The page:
China missed the medals in 4th place at 2019 Worlds – their depth was fine, but it was a lack of a true 1:54 split that left them behind Australia, the U.S., and Canada. Yang Junxuan looks to be the fix for that deficit, though, after going 1:54.5 in March.
There are plenty of options to fill out the relay. Li Bingjie split 1:56.2 at 2019 Worlds. Fellow distance swimmer Wang Jianjiahe split 1:56.5 on that team. A lineup made mostly of distance types has a silver lining, as none of them will have event conflicts with this relay.
The exception is Zhang Yufei, who will have the 200 fly final in this same session. That’s a really brutal double, but Zhang is a tough talent
Without a pool swimming Olympic medal since Britta Steffen in 2008, Germany has become a surprising force in this event – though they’ll need a really good swim to unseat two of the teams above for a medal. The Germans have four swimmers in the top 50 in the world this year, led by 1:56.9 Isabel Gose.
This relay is a bit odd because the top two likely contenders from Europe did not even enter this relay at the European Championships in May. And the European champions (Great Britain) are not contesting this event at the Olympics).
Russia should join Germany as the top European contenders. They’ve got good depth in the world ranks, but will need someone to cut into the 1:56s. Anna Egorova is currently closest, after going 1:57.5 back in December.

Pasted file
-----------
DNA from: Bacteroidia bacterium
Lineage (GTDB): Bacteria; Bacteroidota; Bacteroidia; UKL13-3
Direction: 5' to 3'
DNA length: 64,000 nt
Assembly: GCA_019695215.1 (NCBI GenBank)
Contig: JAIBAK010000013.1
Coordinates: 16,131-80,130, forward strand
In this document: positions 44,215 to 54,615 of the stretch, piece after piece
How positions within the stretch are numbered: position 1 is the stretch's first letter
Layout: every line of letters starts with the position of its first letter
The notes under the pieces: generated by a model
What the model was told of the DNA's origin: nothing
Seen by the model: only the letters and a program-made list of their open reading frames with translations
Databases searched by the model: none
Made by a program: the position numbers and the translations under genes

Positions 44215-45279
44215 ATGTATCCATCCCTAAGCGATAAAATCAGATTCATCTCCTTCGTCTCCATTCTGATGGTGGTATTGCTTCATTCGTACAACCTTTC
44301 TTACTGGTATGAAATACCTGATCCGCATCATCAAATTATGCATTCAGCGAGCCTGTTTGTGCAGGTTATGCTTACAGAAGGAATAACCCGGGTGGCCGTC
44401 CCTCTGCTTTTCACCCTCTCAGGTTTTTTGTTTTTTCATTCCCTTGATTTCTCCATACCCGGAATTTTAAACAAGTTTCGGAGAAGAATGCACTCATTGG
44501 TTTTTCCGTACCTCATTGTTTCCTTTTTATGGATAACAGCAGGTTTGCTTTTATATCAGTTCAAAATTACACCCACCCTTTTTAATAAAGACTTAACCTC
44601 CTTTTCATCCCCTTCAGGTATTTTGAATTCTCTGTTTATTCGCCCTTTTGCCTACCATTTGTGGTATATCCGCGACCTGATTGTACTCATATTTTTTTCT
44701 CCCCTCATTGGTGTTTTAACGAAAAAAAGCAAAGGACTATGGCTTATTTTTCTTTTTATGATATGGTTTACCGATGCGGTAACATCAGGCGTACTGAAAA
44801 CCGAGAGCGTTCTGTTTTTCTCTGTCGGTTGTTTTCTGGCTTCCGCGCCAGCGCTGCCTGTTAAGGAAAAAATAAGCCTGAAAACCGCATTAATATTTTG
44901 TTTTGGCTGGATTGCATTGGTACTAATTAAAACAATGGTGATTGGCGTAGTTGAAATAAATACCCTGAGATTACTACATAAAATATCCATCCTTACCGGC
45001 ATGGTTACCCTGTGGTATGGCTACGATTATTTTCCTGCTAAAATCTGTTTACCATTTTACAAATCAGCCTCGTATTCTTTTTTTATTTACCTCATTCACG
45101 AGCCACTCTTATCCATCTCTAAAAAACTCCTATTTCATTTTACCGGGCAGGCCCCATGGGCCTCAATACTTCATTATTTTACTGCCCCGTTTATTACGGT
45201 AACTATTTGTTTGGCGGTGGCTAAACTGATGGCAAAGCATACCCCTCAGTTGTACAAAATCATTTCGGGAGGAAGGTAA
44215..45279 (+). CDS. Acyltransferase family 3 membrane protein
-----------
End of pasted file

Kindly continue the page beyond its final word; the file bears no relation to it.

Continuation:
Hungary should return from the 2019 Worlds final. They were 6th that year and took silver at Euros in the spring without star Katinka Hosszu on the relay. But the schedule doesn’t break well for them as their fastest split from Euros, 1:57.5-Boglarka Kapas, will swim the 200 fly individually, as will Hosszu.
Japan was also in the 2019 Worlds final. Chihiro Igarashi has been 1:57.4 this year. From Euros, we’d keep an eye on Italy, where 2008 Olympic champ and world record-holder Federica Pellegrini should buoy the relay. She was 1:56.2 in June.
France earned the top wild card spot with a 4th-place finish at Euros in the spring. Charlotte Bonnet led off in 1:57.3 on that relay.
Keep an eye on Hong Kong, which has never won an Olympic medal, but has rewritten its national record books in the past few years. That includes an April 2021 national record 1:54.89 in the 200 free from Siobhan Haughey, who sits 5th in the world this year.
TOP 8 PICKS
2019 Worlds Finish